First episode of ‘Life is Strange’ could’ve use some more time
It’s not enough to have to navigate today’s crazy and ever-changing world as a teenager. No, we have to have this story’s protagonist — Max Caulfield, an entirely likable shutterbug attending a well-regarded school — capable of rewinding time. How she came into this power, this strange, mystical ability to redo events that just transpired, is unknown to us, but it can be said with certainty that her newfound gift will prove central to whatever story unfolds before us.
Before we get too deep into this tale of destiny (I think) and morality (maybe?), let’s fast-forward to the end: “Chrysalis,” the first episode of Square Enix’s five-part episodic adventure, feels like a mixed bag. Its central premise, the ability for an enjoyable female lead to alter the course of her future (which may involve her fictional Pacific Northwest town being wiped out by some monstrous hurricane in the coming days), is thoroughly interesting and a joy to control. Throwing your hand in front of you, all superhero-like, proves to be a fun time, knowing you’re about to redo recent events, all with the hope of getting a better outcome.
It’s when we deviate from that premise, when we have to deal with script and dialogue and character portrayals other than Max, that we find ourselves confronted with a less-than-stellar performance.
Oddly similar to “Veronica Mars” (minus the time-rewind ability, clearly), “Life is Strange” seeks to combine the mundane (watering your dorm room plant) with the extraordinary (saving someone’s life from a crazed classmate with a gun) to create an engaging narrative. Stripped of any extras, it more or less works. Everyone can remember dealing with the trials and tribulations of high school — friendships, enemies, “frenemies,” relationships and struggles with authority — so it’s an easy way to connect with the game from the get-to.
However, it’s when everyone starts talking that the problems begin to kick off. We get deep into the stereotypical world of the teenage in “Life in Strange.” Stoners are gonna smoke, crazy rich kids are gonna wave their guns and cash around, the dopey guy who’s clearly in love with Max will forever pine for her while she remains shockingly oblivious. It’s all tedious, really, especially for a game that’s clearly built on creating a compelling story with characters you want to get to know.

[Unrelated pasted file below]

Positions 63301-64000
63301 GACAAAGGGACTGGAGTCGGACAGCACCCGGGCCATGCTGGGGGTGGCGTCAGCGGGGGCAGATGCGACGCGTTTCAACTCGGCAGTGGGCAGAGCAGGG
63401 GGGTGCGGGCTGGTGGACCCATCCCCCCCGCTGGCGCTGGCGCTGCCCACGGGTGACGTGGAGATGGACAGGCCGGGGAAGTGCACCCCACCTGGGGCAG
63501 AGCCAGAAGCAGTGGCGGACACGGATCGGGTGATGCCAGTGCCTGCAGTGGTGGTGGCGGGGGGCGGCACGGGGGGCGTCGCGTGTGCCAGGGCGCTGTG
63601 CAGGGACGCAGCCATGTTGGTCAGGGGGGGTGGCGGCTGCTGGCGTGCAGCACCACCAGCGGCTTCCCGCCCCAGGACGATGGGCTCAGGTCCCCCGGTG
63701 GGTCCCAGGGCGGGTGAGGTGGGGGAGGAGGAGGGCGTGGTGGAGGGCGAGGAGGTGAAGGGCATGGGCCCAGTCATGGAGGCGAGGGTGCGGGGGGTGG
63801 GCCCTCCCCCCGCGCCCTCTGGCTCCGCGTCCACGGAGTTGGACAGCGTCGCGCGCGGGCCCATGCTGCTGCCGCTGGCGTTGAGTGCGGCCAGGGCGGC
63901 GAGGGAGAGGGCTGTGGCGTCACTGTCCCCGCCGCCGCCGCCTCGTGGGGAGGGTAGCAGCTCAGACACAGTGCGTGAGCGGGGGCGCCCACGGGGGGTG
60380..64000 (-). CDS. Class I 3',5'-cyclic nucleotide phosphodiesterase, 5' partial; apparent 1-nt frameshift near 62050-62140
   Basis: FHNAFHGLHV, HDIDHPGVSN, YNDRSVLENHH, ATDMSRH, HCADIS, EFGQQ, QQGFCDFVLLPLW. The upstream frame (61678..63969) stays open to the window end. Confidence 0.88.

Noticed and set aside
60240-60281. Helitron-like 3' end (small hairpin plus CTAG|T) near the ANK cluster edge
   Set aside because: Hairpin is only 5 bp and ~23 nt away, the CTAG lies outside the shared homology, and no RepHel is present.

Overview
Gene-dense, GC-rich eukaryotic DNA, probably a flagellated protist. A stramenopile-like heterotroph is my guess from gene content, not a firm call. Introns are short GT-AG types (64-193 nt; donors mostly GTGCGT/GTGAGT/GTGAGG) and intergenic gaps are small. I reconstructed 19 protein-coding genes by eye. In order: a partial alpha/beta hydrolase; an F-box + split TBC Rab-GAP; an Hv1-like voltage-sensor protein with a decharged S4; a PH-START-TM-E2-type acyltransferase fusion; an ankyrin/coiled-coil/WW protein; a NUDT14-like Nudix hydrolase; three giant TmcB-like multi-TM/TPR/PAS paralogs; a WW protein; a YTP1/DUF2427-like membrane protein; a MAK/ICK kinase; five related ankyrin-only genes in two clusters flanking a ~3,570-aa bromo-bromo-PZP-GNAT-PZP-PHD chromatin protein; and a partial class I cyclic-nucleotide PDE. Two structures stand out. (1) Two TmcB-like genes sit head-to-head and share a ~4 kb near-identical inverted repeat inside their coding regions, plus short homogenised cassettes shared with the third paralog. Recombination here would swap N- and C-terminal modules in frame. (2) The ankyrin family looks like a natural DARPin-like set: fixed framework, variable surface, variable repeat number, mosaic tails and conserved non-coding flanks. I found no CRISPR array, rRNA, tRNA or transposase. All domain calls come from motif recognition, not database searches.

But as stated earlier, our main character, Max, defies this trend of typical blandness. It’s not that she’s this amazingly interesting character with a Shakespearean backstory. It’s more that she relatable while still possessing this great power. You can see yourself interacting with her, whether you wanted to be her friend or found her as strange as most others do.
Because, in all honesty, she’s a bit of a strange one even without her ability. But once you combine that with the power to revisit almost any decision you make — all the while keeping the knowledge from the previous timeline — we have ourselves get the interesting lead.
Consequences seem to be long-term in “Chrysalis,” meaning it’s not always readily apparent what your choices mean in the greater scheme of the game. No matter how you choice to proceed, Max generally expresses some form of doubt, which then seeps into your own subconscious: Did I do the right thing? Would doing something different result in a better outcome? What will happen next? On major decisions, once you commit, you can’t go back and change your mind. (You can alter the past if you don’t like what happens before committing.) In effect, her ability only allows her to travel back so far. The reason why is unexplained at the moment.
Other than Max dealing with her powers, the other main story line involves a missing girl named Rachel Amber who seems to have some type of relationship with just about everyone Max knows. What role she plays as the story continues is up in the air, but it’s obvious it’ll be important to the rest of the story.
In the end, “Chrysalis,” the first episode of “Life is Strange,” comes to us with a truly interesting premise, even if it doesn’t always nail the landing. Voice acting, dialogue and lip-syncing issues run rampant, but the story and Max herself are engaging enough to overcome those flaws. I’m not sure what’s in store for Max, her friends and her lovely PNW town, but I do know I want to find out more. Here’s hoping a little time (and perhaps more than a dash of clairvoyance) help steer this story in the right direction.
Three “prophetic deer” stars out of five.